The most important part of a BIA Appeal is the brief.  Every appeal needs a brief – there just aren’t any exceptions.

If a brief isn’t necessary, then why are you filing an appeal?  The brief is the only method for telling the BIA what reason your appeal should be granted.  And if you do not tell the BIA about an issue in your brief, the BIA does not have to consider it, and you usually cannot raise that issue if you have to take the case to the Court of Appeals.

If you have been advised that a brief is not necessary, get a second opinion.  As the Board says in its practice manual:

“A well-written brief is in any party’s best interest and is therefore of great importance to the Board.  The brief should be clear, concise, well-organized, and should cite the record and legal authorities fully, fairly, and accurately.”

Knowing the BIA Practice Manual will help you write a better brief.  The Board has given a wealth of advice about the best way to tell it about your appeal.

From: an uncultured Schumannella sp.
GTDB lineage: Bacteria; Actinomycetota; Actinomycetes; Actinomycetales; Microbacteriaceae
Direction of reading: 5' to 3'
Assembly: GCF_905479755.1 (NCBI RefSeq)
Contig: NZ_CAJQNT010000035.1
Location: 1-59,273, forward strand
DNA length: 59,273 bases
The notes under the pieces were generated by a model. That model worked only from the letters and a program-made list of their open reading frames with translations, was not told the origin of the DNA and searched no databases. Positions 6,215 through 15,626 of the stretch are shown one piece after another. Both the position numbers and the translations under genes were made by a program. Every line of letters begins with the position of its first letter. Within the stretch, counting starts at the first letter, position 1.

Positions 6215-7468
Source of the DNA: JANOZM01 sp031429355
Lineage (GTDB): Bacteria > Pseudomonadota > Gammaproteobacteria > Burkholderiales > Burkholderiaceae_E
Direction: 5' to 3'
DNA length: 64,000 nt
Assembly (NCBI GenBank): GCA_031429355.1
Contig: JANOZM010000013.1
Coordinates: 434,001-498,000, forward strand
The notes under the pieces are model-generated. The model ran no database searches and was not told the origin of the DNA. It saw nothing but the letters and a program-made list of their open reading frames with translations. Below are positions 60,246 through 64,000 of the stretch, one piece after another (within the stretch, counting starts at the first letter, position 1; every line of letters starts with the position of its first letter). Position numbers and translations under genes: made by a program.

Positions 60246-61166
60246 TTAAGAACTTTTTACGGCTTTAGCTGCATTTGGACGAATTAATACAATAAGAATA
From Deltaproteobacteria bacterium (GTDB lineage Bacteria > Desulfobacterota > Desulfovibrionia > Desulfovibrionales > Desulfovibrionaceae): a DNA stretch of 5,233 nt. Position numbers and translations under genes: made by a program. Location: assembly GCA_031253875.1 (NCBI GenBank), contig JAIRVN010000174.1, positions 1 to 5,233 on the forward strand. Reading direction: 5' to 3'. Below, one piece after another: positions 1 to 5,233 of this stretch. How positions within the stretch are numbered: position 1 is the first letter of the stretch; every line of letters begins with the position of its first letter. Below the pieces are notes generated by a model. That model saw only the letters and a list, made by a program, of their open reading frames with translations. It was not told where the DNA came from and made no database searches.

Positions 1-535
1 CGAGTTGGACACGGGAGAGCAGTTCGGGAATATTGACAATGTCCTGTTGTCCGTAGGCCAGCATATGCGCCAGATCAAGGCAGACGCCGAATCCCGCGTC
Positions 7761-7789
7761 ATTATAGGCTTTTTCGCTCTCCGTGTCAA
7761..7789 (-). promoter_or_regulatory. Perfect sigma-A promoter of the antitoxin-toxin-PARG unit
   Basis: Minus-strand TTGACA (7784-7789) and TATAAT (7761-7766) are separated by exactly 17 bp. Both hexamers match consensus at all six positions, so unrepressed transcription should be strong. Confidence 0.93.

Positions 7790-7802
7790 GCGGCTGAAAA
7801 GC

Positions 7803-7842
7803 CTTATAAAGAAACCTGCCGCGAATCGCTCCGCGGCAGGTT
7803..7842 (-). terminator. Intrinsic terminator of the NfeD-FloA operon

For example, the BIA suggests your brief not exceed 25 pages. Effective brief-writing also requires knowing the law – a persuasive brief begins and ends with being able to persuade the BIA member that your legal theory is consistent with the law governing the Board.  You must know well the Board’s history and practice, its past decisions, and the circuit court decisions that bind the BIA in your case.

An effective brief must also include a persuasive but accurate recitation of the facts.

The BIA has provided a helpful outline for what a brief should include. See Ch. 4, p. 58.  This includes:

  • a concise statement of facts and procedural history of the case
  • a statement of issues presented for review
  • the standard of review
  • a summary of the argument
  • the argument
  • a short conclusion stating the precise relief or remedy sought
I structure my briefs exactly like that with sections entitled “Statement of Facts and Procedural History,” “Statement of the Issues,” etc.
In addition to setting out the facts in text, the BIA actually encourages you to use “charts or similar graphic representations” if it helps you make your point.  Above all else, not filing a brief at all will get your case dismissed.